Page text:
Michelle Mello, PhD, JD, and David Studdert, ScD, both professors at Stanford’s medical school and law school and core faculty members at Stanford Health Policy, say medical malpractice reform, for one, is back on the federal policy agenda.
The two wrote in a recent New England Journal of Medicine commentary that Secretary of Health and Human Services Tom Price, MD, an orthopedic surgeon and Republican congressman from Georgia before he was appointed to the Trump administration, sponsored several bills aimed at limiting medical liability.
House Speaker Paul Ryan and Price have both said medical malpractice is in crisis, with frivolous lawsuits driving up malpractice insurance premiums and forcing physicians out of business. Hospitals and doctors are so afraid of being sued they overprescribe costly tests and treatments, driving up the cost of health care.
But according to a study published last year, medical errors are the third leading cause of death in the United States. And those who follow medical malpractice insurance say the industry has stabilized in the last decade.
Mello and Studdert say that medical malpractice reform is worth pursuing. The liability system has a host of well-documented problems and its reform was omitted from the Affordable Care Act. But, they argue, Republican proposals tilt too far towards protecting physicians, with harmful consequences for patients.
“Two of the key reforms measures on the Republican agenda — ‘safe harbors’ for physicians who comply with clinical practice guidelines and the adjudication of medical injury disputes by expert panels — are promising ideas that have received a good deal of attention in the academic literature over the last 20 years,” Studdert told me.
“However, design details matter,” said Studdert. “The versions currently being considered in Congress are quite unconventional; they look more like physician-protection initiatives than reforms designed to improve safety or protect the interests of patients in other ways.”
The “safe harbors” from liability for providers who adhere to clinical practice guidelines would involve the establishment of tribunals of medical experts who would decide malpractice claims. Price has also proposed “administrative health-care tribunals” that would be presided over by special judges with health care expertise and would issue binding rulings aided by testimony from independent experts.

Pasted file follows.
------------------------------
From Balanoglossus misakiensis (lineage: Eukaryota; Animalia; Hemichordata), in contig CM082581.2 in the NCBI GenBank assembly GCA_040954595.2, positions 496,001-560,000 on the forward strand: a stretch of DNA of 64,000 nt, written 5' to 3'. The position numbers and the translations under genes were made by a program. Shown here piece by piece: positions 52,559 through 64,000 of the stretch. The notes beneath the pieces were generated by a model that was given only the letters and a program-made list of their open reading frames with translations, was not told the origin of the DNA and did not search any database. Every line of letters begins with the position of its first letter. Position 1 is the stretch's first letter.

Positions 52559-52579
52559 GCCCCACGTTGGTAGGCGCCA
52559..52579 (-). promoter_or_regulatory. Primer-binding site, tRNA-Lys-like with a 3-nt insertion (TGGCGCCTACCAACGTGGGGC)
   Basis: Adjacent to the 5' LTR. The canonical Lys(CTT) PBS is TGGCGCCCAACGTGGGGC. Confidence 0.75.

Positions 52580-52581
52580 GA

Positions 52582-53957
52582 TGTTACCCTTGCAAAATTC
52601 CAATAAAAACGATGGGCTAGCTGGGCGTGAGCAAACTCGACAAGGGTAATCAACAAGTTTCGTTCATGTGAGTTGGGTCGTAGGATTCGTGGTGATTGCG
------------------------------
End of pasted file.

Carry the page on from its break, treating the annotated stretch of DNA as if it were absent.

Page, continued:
One worrisome aspect of the proposals is that they would replace ordinary standards of evidence with a requirement that patients prove “gross negligence.”
“That means that if your physician was merely careless or unskilled, you’re out of luck as a plaintiff,” Mello explained. “You have to show something akin to willful and wanton misconduct — like the case in Boston where the surgeon left in the middle of an operation to deposit money in his bank.”
Mello and Studdert, with their Harvard colleague Allen Kachalia, MD, note many observers find it an odd time for Congress to be considering malpractice reform, as the industry is stable and the incidence of paid claims has shrunk by half in the last decade. Indemnity-payment levels have declined or plateaued and many physicians pay less for liability insurance than they did a decade ago.
Price has claimed that defensive medicine is responsible for a quarter of U.S. health-care spending, about $650 billion, but the authors’ best estimates are closer to $50 billion.
Yet, in their commentary, the authors say this could be an ideal time to pursue reform, which ordinarily rises on the policy agenda only when a “malpractice crisis” occurs and liability insurance costs spike. “When acutely stressed providers are clamoring for immediate relief, cool-headed policy deliberation rarely ensues,” they wrote.
But, they add, reforms must be fair to patients as well as providers. They note that Price articulated a vision of health system reform that puts patients’ needs front and center.
“Medical liability reform needs the same vision,” they said.
A version of the story originally appeared on the Stanford Health Policy website.
Previously: Stanford health policy researchers examine new health care bill, Patients of high-complaint surgeons more likely to experience complications and A call for medical malpractice reform
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